The oppression persisted in the 2010s and 2020s, when Mugabe and his party faced internal divisions and succession battles. They resorted to more purges, factions, and intrigues. They ousted former vice president Joice Mujuru in 2014, accusing her of plotting to overthrow Mugabe. They fired former vice president Emmerson Mnangagwa in 2017, paving the way for Mugabe's wife Grace to take over. They triggered a military coup that removed Mugabe from power in 2017, replacing him with Mnangagwa. They claimed that they were correcting the mistakes of the past and ushering in a new era of democracy and prosperity.

But nothing changed. The oppression remained. Mnangagwa and his party continued to rule with an iron fist. They crushed the opposition led by Nelson Chamisa in the 2018 elections, using fraud, intimidation, and violence. They cracked down on dissenters in the 2019 protests, using live ammunition, torture, and abduction. They failed to address the economic crisis that worsened under their watch, using corruption, mismanagement, and incompetence. They ignored the social crisis that afflicted millions of Zimbabweans, using denialism,
indifference, and arrogance.

This is the history of oppression in Zimbabwe. A history that shows how our leaders have become our oppressors. A history that shows how they have justified their oppression by invoking nationalism,
patriotism, sovereignty, or liberation. A history that shows how they have exploited our divisions,
fears, grievances, or hopes.

But this history also shows how we have resisted oppression in Zimbabwe. How we have fought for our rights,
our justice,
and our freedom.
How we have challenged their lies,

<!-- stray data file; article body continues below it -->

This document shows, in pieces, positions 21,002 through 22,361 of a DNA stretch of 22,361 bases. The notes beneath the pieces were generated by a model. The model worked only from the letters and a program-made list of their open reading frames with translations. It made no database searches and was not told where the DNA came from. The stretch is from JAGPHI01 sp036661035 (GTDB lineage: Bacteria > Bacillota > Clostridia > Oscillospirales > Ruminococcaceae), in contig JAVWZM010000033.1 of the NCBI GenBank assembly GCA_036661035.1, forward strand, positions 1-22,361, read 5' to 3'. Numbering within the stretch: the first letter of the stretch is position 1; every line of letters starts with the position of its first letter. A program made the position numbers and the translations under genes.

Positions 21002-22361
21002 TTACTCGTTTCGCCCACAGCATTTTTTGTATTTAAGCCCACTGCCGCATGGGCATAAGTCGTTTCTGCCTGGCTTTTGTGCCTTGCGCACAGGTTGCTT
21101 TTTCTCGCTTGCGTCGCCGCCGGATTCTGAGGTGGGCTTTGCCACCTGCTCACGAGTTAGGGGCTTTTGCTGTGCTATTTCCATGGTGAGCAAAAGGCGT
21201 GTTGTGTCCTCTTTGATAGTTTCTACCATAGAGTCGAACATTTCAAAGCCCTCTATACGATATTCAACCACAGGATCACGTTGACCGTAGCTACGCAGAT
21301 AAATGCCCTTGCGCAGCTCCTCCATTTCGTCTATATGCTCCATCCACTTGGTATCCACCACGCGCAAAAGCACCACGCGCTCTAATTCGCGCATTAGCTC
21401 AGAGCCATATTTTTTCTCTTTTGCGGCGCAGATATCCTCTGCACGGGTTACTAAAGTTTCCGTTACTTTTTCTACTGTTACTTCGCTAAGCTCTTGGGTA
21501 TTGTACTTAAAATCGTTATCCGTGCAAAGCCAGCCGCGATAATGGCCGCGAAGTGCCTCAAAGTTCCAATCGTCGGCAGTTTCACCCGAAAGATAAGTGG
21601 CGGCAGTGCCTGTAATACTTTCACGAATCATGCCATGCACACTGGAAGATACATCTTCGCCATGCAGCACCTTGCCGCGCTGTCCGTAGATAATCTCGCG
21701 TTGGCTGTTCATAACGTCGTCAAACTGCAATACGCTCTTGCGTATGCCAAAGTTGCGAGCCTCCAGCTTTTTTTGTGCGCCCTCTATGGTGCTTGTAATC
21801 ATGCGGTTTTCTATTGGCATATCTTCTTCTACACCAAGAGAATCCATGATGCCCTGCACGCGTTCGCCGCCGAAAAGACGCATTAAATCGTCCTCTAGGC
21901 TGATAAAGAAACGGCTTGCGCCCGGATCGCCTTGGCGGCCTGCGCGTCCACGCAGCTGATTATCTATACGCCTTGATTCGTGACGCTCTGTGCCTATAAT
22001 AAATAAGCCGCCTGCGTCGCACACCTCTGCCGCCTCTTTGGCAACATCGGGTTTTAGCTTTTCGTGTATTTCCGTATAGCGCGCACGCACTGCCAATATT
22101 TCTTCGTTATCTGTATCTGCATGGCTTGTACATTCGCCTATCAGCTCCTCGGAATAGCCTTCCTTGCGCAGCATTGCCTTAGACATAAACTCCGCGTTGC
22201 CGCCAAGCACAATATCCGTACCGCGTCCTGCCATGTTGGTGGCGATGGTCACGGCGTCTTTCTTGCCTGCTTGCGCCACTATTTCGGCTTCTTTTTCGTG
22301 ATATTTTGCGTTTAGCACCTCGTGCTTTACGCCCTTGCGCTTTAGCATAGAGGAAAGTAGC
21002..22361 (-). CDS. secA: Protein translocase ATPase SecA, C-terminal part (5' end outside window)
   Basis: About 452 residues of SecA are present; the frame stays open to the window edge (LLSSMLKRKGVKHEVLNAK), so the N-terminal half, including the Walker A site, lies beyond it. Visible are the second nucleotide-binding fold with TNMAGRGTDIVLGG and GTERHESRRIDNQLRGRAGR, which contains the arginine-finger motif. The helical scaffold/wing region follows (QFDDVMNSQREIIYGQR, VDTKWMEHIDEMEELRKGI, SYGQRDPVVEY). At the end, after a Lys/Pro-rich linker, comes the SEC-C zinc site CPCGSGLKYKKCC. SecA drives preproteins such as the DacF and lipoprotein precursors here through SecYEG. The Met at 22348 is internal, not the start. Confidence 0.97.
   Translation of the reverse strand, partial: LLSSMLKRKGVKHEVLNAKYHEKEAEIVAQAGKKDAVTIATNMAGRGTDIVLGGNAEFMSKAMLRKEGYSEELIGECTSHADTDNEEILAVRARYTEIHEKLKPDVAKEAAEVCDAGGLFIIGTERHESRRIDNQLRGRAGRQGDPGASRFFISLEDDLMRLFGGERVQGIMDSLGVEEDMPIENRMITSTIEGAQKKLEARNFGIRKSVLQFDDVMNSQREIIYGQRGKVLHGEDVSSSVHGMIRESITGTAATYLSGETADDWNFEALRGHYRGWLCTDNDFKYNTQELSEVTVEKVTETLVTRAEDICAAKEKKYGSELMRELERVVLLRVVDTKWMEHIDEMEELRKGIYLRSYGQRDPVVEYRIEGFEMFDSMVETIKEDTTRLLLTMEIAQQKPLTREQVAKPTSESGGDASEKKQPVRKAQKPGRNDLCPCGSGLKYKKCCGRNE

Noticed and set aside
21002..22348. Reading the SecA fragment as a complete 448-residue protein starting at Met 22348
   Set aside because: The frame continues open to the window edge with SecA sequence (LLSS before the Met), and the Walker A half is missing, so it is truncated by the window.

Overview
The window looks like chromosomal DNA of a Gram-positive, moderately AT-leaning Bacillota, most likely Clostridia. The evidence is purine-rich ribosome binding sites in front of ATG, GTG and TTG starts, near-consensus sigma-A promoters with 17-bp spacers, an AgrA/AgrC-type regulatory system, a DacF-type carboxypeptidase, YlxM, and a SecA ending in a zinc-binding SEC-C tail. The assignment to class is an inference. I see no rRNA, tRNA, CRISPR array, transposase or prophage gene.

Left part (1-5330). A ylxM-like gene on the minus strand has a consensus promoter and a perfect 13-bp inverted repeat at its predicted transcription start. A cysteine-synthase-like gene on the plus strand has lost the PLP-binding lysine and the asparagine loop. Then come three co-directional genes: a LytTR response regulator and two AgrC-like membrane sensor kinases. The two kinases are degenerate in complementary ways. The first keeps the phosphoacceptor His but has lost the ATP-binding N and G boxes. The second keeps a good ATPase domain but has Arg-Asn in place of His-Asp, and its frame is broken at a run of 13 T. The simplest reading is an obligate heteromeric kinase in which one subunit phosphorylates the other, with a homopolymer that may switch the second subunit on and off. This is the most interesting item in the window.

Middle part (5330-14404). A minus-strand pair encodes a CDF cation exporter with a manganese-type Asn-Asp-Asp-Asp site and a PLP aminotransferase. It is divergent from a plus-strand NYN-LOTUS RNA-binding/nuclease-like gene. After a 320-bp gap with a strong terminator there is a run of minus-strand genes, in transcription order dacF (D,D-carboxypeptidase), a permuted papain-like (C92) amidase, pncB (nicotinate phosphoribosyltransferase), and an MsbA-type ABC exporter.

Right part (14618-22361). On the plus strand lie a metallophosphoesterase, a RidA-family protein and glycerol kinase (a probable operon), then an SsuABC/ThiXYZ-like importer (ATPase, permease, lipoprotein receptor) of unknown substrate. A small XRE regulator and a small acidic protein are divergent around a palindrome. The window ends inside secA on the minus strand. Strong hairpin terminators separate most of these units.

their abuses,
and their crimes.
How we have exposed their hypocrisy,
their selfishness,
and their incompetence.
How we have demanded their accountability,
their transparency,
and their reform.

We have resisted oppression in Zimbabwe, but we have not yet overcome it. We have not yet achieved the change that we deserve and desire. We have not yet realized the vision that we had at independence. We have not yet fulfilled the dream that we share as Zimbabweans.

We need to continue to resist oppression in Zimbabwe. We need to unite and mobilize as citizens. We need to organize and participate as civil society. We need to inform and educate as media. We need to advocate and represent as opposition. We need to reform and transform as government.

We need to resist oppression in Zimbabwe, because oppression is not justifiable, whether it is black on black or white on black. Oppression is unacceptable, whether it is colonial or post-colonial. Oppression is intolerable, whether it is external or internal.

We need to resist, because we deserve better. We deserve dignity, equality, and democracy. We deserve development, prosperity, and peace. We deserve freedom, happiness, and hope.

We need to resist, because we are Zimbabweans. We are proud, resilient, and courageous. We are diverse, tolerant, and respectful. We are creative, innovative, and resourceful. We are beautiful, wonderful, and powerful.

We need to resist oppression in Zimbabwe, because we are the change that we seek.

Kumbirai Thierry Nhamo

Source - Kumbirai Thierry Nhamo